New York City’s streets are subject to constant change. If it weren’t for iconic sights like the Empire State Building, the Chrysler Building, Brooklyn Bridge, and of course, the Statue of Liberty, we would hardly be able to recognize the Big Apple just a few decades ago, which is kind of fascinating... Certainly, it would be so cool to walk the streets of NYC some 80-90 years ago and see how life was like! Well, you can approximate this experience with an interactive online street map of New York City we are about to share with you.
The interactive street map is completely free to use, and it is based on digitalized archival footage of the city recorded during the 1930s and 1940s. It’s basically like a vintage version of Google Earth, and it's really fun to browse through these old photos of NYC. But how did the creators of the map find footage of virtually every building in New York?
Well, it all dates back to 1938 when the Work Projects Administration took pictures of all the taxable real estate in Manhattan, Brooklyn, the Bronx, Queens, and Staten Island on behalf of New York City’s Department of Finance. It was truly a massive endeavor, and dozens of photographers, 900 bookkeepers, and many other administrative employees were involved in taking pictures, filing, and filled out so-called “property cards” featuring photos and other information about countless buildings across the city.
An Example of Footage You Can See Image Source: 1940s NYC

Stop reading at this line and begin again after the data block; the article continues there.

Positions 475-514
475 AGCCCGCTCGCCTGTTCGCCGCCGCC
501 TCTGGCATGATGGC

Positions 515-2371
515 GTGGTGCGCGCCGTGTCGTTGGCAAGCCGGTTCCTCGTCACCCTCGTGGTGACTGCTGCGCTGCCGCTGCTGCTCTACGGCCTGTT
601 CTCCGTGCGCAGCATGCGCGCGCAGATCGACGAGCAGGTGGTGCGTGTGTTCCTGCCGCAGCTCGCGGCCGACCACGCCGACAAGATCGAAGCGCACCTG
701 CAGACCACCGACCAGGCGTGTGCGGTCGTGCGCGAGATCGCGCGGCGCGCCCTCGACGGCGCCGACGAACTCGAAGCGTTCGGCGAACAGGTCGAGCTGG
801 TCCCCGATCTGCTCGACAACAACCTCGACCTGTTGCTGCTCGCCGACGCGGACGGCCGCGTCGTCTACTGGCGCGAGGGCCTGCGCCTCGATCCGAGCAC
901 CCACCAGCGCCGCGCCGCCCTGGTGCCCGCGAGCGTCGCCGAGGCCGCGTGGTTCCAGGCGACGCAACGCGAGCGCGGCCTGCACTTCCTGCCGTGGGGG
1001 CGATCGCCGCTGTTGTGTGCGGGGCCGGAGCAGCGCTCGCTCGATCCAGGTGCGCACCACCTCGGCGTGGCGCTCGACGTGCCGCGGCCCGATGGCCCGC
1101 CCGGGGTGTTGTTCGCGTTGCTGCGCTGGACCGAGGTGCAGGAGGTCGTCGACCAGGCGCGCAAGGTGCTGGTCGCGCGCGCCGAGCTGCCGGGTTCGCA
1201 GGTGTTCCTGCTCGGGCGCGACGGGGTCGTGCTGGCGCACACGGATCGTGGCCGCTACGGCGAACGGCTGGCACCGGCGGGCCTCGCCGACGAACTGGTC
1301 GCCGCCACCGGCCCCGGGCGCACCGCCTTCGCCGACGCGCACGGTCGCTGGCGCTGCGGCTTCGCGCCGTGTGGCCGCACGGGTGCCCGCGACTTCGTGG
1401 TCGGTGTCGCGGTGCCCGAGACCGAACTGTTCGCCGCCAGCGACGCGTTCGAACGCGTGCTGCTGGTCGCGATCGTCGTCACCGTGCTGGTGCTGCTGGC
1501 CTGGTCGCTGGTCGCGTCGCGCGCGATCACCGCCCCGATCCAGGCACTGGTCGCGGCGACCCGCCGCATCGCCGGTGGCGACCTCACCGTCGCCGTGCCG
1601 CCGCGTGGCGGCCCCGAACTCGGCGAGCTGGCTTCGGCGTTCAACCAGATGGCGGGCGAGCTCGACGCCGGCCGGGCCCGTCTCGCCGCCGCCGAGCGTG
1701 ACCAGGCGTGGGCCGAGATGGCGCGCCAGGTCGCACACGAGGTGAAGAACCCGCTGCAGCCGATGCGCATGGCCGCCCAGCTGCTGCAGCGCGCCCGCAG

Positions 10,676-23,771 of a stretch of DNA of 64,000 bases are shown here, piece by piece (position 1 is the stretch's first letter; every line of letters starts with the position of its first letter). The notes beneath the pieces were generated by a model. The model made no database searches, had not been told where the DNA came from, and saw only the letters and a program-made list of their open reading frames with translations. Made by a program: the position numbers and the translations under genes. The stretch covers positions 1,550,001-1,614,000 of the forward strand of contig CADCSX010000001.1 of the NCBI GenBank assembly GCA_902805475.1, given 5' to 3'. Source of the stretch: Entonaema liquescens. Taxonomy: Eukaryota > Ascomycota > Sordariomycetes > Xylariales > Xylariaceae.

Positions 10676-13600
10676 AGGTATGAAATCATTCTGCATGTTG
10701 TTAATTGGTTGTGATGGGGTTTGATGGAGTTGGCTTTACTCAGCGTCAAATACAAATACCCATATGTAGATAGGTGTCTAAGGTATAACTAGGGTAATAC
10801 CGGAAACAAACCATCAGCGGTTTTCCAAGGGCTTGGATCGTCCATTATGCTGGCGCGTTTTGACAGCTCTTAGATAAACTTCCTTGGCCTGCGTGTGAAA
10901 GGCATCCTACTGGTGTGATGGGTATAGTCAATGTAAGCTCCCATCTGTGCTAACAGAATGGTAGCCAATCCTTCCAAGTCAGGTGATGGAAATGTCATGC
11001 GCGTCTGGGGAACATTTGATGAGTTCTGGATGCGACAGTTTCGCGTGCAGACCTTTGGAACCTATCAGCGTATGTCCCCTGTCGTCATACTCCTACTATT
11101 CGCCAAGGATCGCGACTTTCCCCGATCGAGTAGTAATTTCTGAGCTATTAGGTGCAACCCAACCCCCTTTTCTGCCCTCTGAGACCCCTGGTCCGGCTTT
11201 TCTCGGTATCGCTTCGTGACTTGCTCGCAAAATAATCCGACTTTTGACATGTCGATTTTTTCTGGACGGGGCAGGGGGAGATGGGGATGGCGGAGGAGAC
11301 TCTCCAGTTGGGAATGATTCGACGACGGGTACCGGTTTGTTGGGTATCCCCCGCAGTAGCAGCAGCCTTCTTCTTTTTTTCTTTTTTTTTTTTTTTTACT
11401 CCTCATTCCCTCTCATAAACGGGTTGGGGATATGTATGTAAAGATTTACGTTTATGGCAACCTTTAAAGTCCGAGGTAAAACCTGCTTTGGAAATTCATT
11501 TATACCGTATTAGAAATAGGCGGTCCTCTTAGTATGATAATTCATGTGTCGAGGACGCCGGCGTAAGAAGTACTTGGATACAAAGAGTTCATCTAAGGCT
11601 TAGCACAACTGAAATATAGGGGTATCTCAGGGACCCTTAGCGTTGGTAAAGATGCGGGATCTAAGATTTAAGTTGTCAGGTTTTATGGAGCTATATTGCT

The project was halted by World War II, but thousands of photos had been filed by this time. All this footage had been digitalized in 2018 by the New York City Municipal Archives, and Julian Boilen, a software engineer, used it to create a comprehensive map, where every black dot corresponds to a photo.
The map is easy to use, and you can easily zoom in and out and move the map around with the use of the mouse. Zoom in on a street, and try clicking on a few black dots, and an archival photo will immediately appear on the left side of the screen. You can also search for specific addresses and locations by inserting the address in the search bar.
Finally, you can switch back and forth from a monochromatic photo view of the city to a regular map by clicking on the plane button at the bottom of the screen. We hope you'll enjoy the experience!
To visit the interactive map of New York City in the 1940s, click on the following link:
Please share this fun map with the New Yorkers you know!